January 11, 2008
Cape Horn Is “Not at All a Spiritual Place”
I can’t resist commenting on this remark from one of the yachtsmen in the Barcelona World Race as they approach Cape Horn at the tip of South America. As I write, they are beginning their 60th day of a two-person-crew sailing race around the world, from Barcelona and back again. Here is what Andrew Cape (aka Capey) says (See under “Breaking News” Capey on the Cape...Updated: 10/1/2008 15:37 GMT):
We have about 880 miles to go to Cape Horn which should take a little more than two days, we are making good progress. It’s not at all a spiritual place, and I don’t look forward to it with any meaning but it’s a huge relief just to get the boat heading north.
Cape Horn is the “Everest of Sailing,” capable of serving up the most furious of winds and waves the southern ocean can offer. I suppose if I were within two days of rounding the Cape, deprived of sleep and sailing at the edge of a squally front in 25 to 30 knots of wind, I’d not be in the mental frame to call it a “spiritual place” either. Demonic perhaps. The playground of Tiamat maybe. I have a sense of this. I’ve had epiphanies during mountaineering experiences in which the recliner and the Discovery Channel seemed the more sensible, if not the more "spiritual," choice.
But that’s all a matter of perspective. You can tell a true adventurer. After the night of terror, all he or she remembers is the glory! Read what our friend Jean-Pierre Dick, on the lead boat in the race says after rounding the Cape on January 10:
It was very bumpy and uncomfortable all night along the coast of Chile. There was a lot of wind and a huge sea. The waves were so big that we had the impression of dropping into a big hole every time we went over the peak of a wave.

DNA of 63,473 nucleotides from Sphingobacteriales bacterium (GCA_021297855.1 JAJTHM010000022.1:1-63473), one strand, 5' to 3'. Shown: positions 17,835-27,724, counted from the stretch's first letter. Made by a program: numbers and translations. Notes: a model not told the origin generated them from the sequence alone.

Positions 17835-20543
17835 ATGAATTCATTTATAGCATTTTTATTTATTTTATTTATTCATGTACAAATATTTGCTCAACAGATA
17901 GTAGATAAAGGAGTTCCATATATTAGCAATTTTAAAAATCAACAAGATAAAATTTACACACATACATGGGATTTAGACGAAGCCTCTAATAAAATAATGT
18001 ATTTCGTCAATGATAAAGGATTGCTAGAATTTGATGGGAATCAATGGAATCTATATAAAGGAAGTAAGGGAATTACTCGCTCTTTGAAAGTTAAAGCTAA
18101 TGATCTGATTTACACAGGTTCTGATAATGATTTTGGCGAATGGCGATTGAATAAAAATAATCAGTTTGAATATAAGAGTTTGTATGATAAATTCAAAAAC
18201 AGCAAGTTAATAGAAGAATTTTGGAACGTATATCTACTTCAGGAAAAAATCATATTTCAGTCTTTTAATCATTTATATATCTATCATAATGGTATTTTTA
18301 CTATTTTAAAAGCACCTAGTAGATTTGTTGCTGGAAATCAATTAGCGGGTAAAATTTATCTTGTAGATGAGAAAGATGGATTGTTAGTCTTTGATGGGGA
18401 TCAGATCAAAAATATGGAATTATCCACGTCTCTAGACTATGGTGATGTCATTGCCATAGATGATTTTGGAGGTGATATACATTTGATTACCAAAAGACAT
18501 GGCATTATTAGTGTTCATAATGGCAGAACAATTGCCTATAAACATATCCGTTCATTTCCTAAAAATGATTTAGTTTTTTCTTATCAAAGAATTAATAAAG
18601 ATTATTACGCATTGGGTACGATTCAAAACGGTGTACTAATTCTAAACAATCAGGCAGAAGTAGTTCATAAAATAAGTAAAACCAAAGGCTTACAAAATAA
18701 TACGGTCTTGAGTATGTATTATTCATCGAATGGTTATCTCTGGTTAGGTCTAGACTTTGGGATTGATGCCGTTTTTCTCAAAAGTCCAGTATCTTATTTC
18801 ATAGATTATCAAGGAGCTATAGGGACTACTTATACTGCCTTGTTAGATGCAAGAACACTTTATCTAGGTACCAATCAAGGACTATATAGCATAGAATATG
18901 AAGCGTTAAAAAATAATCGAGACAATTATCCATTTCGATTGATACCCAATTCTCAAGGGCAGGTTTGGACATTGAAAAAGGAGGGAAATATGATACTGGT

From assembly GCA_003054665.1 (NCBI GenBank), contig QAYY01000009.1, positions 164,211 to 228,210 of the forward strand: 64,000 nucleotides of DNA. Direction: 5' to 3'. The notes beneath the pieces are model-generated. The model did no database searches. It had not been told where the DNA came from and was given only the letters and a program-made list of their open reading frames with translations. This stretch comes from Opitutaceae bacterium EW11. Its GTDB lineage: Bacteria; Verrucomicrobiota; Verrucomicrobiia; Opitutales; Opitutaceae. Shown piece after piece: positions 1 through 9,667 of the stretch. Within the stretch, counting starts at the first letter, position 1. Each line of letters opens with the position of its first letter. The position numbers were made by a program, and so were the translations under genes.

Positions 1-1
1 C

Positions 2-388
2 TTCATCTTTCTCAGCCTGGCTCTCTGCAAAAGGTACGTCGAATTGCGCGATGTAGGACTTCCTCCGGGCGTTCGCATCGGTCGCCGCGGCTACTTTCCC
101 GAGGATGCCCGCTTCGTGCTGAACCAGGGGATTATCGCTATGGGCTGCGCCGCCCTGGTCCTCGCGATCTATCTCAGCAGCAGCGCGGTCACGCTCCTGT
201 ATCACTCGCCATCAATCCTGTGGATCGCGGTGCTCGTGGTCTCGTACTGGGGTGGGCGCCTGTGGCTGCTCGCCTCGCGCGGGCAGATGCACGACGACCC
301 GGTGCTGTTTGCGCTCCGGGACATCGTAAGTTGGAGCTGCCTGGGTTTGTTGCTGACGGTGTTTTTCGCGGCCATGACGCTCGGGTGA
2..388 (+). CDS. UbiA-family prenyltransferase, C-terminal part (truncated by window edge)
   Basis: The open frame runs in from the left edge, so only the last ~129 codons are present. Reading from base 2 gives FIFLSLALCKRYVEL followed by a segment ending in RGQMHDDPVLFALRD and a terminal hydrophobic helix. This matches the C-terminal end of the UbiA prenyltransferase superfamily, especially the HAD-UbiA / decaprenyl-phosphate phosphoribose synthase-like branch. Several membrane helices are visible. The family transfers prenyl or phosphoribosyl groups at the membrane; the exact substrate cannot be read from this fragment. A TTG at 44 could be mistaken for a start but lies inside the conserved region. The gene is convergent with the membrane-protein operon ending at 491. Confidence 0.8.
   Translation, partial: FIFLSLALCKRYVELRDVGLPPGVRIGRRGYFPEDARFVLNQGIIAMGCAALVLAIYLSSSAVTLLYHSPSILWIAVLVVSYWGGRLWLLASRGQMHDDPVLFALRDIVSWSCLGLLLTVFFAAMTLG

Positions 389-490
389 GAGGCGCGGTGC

We are exhausted because we manoeuvred [sic] a lot to get to Cape Horn. Last night, Damian was very excited by the passage of the Horn. This morning, he fell down in his bunk and he’s sleeping very deeply now. I am very tired too but we are both very happy!
It is really nice to cross Cape Horn this morning. It was dark but we saw the Cape and its lights - massive shadow in the dark, a huge Cape. We can see the way back home now, and that is a great feeling. We are going to celebrate this with a taste of some French Champagne for me and some Irish Whiskey for Damian. We have closed the door on the southern ocean.
Good, straightforward writing from a man blogging on the edge.
It fascinates—but doesn’t really surprise—me that Cape is thinking about what is and is not a “spiritual place.” All kinds of questions crowd my mind. Are only favorable conditions “spiritual”? How do you define “spiritual”? Tell me about your experiences of spiritual places in sailing. Will you not call it a “spiritual place” if in two days you have escaped catastrophe? And then there are all sorts of analogies with Christian spirituality that we might explore—the wilderness, the dark night of the soul, and the inescapable presence of God. If you’ve read Endurance, you will recall Shackleton’s palpable sense of a Presence as he sailed with some of his men in a small boat for South Georgia Island.
Finally, why is it that I would like to round the Cape (if I could go with you, Jean-Pierre, an expert sailor, in your state-of-the-art boat)? Perhaps it’s a delusion induced by the fever I’ve been wrestling with today.
I’ve sometimes thought that a book exploring the spiritual dimensions of outdoor adventure (particularly the mountain and sea varieties) would be fascinating. Perhaps we could explore the depths of poetic rhapsody I once heard from a young woman upon summiting The Tooth in the Cascades. On surveying the panorama of snowy peaks, she exclaimed, “This kicks so-o-o-o much butt!” Really. More seriously, to get a sense of the possibilities, read the chapters by Plantinga and Suppe in Philosophers Who Believe.
I do think that if I could get this book past our publishing committee, I would have rounded the “Cape Horn of Editorial Persuasion”! What do you say? Shall I give it a try?